In chapter 11 of his otherwise excellent book, Respectable Sins, Jerry Bridges (1929-2016) discusses pride generally and what he calls “the pride of correct doctrine” specifically. Much of the chapter is good and convicting. Pride is, as another author has has noted, the most stubborn of sins and the “chief inlet of smoke from the bottomless pit to darken the mind and mislead the judgement.” If we are going to grow in holiness, we must be about the hard work of rooting out the respectable sin of pride (James 4:6).
But there is danger in talking about pride and the corresponding spiritual grace of humility. The hazard lies in mis-defining these two qualities and leading oneself and one’s readers to wrongly apply God’s Word in this vital area. Because the spiritually sensitive heart senses an immediate need to deal definitively with one’s pride, there may be the tendency to over-correct and start classifying certain qualities in one’s life as instances or symptoms of pride when they are actually not a direct indication or fruit of pride. I am afraid that Bridges’ definition and subsequent discussion of “doctrinal pride” confuses more than it helps because it is guilty of this misclassification. He comments,
Closely akin to moral pride is doctrinal pride, the assumption that whatever my doctrinal beliefs are, they are correct, and anyone who holds another belief is theologically inferior. Those of us who care about doctrine at all are susceptible to this form of pride. It doesn’t matter if we are Arminians or Calvinists, whether we subscribe to Dispensational or Covenant theology, or perhaps some form of eclectic theology, we tend to think our doctrinal beliefs are the correct ones and look with some disdain on those whose beliefs are different than ours (92).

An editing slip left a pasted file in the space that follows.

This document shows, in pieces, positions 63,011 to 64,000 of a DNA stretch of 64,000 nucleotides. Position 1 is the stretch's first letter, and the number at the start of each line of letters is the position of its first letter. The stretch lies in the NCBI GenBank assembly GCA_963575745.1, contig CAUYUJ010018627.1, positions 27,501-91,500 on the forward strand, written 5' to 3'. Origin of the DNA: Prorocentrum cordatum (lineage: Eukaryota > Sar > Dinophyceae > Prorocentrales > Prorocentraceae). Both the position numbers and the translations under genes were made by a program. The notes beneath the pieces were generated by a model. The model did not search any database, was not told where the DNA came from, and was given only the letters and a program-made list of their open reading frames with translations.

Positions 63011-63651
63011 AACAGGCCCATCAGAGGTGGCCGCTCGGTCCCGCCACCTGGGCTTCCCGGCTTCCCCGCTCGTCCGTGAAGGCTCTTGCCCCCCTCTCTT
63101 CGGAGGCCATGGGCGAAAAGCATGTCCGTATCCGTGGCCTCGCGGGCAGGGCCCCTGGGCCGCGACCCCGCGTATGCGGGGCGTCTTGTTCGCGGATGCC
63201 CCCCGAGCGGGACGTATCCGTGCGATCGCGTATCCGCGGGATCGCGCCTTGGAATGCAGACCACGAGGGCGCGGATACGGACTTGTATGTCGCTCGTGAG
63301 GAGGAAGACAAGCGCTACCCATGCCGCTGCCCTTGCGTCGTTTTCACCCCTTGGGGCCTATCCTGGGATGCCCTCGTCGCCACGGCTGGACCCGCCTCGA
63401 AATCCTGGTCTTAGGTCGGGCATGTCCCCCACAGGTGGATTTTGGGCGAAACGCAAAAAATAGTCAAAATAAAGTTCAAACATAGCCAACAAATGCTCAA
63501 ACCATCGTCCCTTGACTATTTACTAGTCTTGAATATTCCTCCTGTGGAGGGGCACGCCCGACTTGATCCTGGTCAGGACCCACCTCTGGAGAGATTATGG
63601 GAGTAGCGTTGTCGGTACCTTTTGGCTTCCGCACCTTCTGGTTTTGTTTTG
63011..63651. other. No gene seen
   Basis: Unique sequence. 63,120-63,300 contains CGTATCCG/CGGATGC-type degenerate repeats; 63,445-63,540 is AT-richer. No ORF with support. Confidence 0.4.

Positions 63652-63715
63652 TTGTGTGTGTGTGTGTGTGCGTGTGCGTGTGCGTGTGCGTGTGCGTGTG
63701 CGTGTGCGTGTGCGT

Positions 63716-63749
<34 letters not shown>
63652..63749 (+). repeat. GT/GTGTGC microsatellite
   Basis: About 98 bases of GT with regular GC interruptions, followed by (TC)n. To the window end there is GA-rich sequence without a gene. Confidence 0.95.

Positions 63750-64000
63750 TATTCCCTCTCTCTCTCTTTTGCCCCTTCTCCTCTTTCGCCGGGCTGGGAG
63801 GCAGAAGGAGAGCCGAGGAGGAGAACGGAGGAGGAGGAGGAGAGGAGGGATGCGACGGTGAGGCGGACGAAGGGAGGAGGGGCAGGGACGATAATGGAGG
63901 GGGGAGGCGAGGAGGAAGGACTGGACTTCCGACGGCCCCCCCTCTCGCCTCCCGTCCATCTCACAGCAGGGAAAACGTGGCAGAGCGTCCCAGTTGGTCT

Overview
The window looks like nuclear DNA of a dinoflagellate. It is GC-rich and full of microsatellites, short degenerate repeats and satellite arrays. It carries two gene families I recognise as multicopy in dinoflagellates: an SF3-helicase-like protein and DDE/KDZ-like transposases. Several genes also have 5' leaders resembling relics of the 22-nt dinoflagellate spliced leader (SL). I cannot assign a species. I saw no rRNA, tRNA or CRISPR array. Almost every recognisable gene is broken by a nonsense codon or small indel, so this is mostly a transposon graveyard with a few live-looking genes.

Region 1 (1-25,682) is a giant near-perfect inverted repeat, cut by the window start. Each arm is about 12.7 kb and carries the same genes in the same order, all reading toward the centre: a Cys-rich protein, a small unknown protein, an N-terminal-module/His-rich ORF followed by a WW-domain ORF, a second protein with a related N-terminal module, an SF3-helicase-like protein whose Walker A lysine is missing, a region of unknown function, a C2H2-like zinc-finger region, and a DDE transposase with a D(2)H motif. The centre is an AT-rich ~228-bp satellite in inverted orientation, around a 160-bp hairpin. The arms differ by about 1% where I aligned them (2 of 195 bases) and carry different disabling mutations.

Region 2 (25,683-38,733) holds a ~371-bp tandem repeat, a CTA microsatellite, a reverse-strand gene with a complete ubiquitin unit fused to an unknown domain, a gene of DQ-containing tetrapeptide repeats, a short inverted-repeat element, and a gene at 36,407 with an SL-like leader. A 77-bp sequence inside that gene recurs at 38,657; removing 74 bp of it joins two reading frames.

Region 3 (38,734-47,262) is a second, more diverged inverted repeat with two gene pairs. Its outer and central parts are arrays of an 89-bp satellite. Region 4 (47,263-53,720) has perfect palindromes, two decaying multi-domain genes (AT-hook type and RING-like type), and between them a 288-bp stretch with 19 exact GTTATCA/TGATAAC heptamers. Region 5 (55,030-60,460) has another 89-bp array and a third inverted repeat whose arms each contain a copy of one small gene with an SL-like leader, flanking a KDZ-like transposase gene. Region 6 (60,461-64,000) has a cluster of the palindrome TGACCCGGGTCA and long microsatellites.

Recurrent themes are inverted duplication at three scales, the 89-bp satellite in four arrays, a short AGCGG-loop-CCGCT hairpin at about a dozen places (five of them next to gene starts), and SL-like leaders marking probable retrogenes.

There are a few problems with this quote I want to highlight. First, Bridges defines doctrinal pride as “the assumption that whatever my doctrinal beliefs are, they are correct, and anyone who holds another belief is theologically inferior.” But if we are convinced of a particular truth or set of truths (“my doctrinal beliefs”) and we engage with someone who holds to a position contrary to our own, we conclude that their viewpoint is theologically inferior, by definition.
What Bridges classifies as pride is precisely the reason why we hold our position: it is the correct (i.e., superior) position to hold. It is an intellectual impossibility to willingly embrace an idea we know to be false. We may defend positions of which we are unsure as though we really believe them (we usually do this to impress or cofound others with our intellect or to just engage in rational banter), but we do not heartily embrace ideas that we are convinced are incorrect. We hold to certain doctrinal beliefs because we are persuaded that they are the correct ones.
Pride, therefore, is not located in act of believing our view is the correct one and that other views are inferior. The nature of truth and error and the biblical call for discernment requires that we make such judgments (e.g., Rom 12:9). Rather, pride has gripped our hearts when we believe the person with whom we disagree is ontologically or spiritually inferior to us (Is 65:5; Luke 18:9; John 7:48-49). The person with whom we disagree, despite their inferior theological position, is made in God’s image and, if they are in Christ, justified by the same righteousness as you are (Rom 3:21-31). If they are not in Christ, they are in need of the same saving grace that you were prior to your conversion. Furthermore, your ability to embrace what you deem as a theologically superior position is also entirely a gift of God’s grace (1 Cor 4:6). There can be no attitude of superiority toward another image-bearer, regardless of what they believe. But we can deem certain theological positions as inferior or superior. That’s the essence of biblical discernment.